THE NUMBER OF people in full-time work around Ireland has jumped dramatically over the past year as the jobs market continues its climb out of the doldrums.
Monthly unemployment data released today by the Central Statistics Office (CSO) showed that the jobless rate held steady at 6.4% in May – despite a seasonally adjusted decrease of 1,200 in the numbers unemployed.
In a briefing note on the figures, Davy chief economist Conall Mac Coille said the static unemployment rate “does not provide any reason to worry the rapid growth in Irish employment is slowing”.
“In fact, the key puzzle in Ireland’s labour market has been that the unemployment rate has been falling too quickly,” he said.
Mac Coille noted that there had been a “staggering” 5.5% rise in full-time jobs over the past year, while there was a 3.4% drop in part-time work during the same period.
The increase in people at work this month is part of a trend that has seen the number of unemployed people in Ireland decrease by 42,800 compared to May 2016. Nationwide there are more than 2 million now recorded as in work.
Meanwhile growth in private sector employment stands at 3.7%, while the public sector only marginally increased at 0.8%.
Mac Coille added that there was still plenty of potential for the numbers in work to keep growing in the coming years.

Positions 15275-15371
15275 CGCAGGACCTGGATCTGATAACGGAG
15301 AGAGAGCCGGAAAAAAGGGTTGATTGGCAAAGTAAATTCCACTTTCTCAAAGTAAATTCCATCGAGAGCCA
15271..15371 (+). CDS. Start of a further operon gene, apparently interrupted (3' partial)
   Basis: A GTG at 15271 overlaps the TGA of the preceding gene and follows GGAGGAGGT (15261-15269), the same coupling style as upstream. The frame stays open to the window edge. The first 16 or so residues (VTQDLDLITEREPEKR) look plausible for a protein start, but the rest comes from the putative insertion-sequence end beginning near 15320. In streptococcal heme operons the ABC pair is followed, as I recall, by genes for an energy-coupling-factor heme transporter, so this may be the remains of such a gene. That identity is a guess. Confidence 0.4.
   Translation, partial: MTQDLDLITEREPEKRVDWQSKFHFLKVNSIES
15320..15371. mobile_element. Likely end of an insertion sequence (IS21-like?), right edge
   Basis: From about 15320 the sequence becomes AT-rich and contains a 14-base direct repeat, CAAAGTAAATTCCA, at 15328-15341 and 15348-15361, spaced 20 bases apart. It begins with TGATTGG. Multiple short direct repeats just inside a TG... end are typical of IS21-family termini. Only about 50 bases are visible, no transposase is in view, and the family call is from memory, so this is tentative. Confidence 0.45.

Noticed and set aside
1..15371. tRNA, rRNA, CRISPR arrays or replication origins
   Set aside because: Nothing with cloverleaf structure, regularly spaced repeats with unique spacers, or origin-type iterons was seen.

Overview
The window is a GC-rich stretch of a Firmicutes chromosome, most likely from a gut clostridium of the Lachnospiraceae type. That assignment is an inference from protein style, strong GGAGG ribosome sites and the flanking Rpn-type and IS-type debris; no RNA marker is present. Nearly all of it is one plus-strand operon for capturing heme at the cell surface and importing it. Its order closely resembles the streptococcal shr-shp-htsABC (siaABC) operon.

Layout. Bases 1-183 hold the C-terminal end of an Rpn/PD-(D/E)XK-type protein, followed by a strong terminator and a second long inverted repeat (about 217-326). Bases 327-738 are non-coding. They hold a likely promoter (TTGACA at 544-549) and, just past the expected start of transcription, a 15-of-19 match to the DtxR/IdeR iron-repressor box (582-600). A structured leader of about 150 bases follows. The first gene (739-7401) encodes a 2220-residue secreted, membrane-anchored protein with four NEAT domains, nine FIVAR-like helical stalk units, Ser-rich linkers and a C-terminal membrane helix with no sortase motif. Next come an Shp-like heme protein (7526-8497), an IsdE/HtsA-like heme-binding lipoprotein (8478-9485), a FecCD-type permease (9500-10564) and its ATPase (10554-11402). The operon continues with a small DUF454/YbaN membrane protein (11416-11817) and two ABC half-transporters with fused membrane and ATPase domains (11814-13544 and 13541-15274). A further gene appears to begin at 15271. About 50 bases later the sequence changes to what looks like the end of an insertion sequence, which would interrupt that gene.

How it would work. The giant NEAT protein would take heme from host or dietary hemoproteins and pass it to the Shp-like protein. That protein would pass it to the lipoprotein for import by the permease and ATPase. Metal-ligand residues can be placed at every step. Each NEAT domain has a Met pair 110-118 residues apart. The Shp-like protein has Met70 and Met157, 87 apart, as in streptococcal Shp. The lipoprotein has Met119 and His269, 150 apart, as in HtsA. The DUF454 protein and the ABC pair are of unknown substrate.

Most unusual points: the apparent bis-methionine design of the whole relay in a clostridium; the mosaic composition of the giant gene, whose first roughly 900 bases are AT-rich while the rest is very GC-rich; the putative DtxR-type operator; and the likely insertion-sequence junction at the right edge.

“Muted” growth in the labour force, due to weak participation and outward migration, has helped speed up the drop in unemployment, although migration turned positive again last year.
“So if anything, the fall in the unemployment rate to 6.4% understates the remaining capacity for catch-up in Ireland’s labour market,” Mac Coille said.
“Overall, the level of employment is still 4.5% below its previous peak recorded in 2008 – (which) suggested there is still further room for ‘catch-up’ through 2018 and 2019.”
The latest purchasing manager indices for the construction, manufacturing and services sectors in Ireland indicated sustained and rapid jobs growth will take place in the second half of the year.
Meanwhile, the latest CSO figures on workers’ earnings also pointed to a more buoyant jobs market. The data, released last week, showed average income was up 1.4% over the past year, led by sharp rises in administration and construction roles.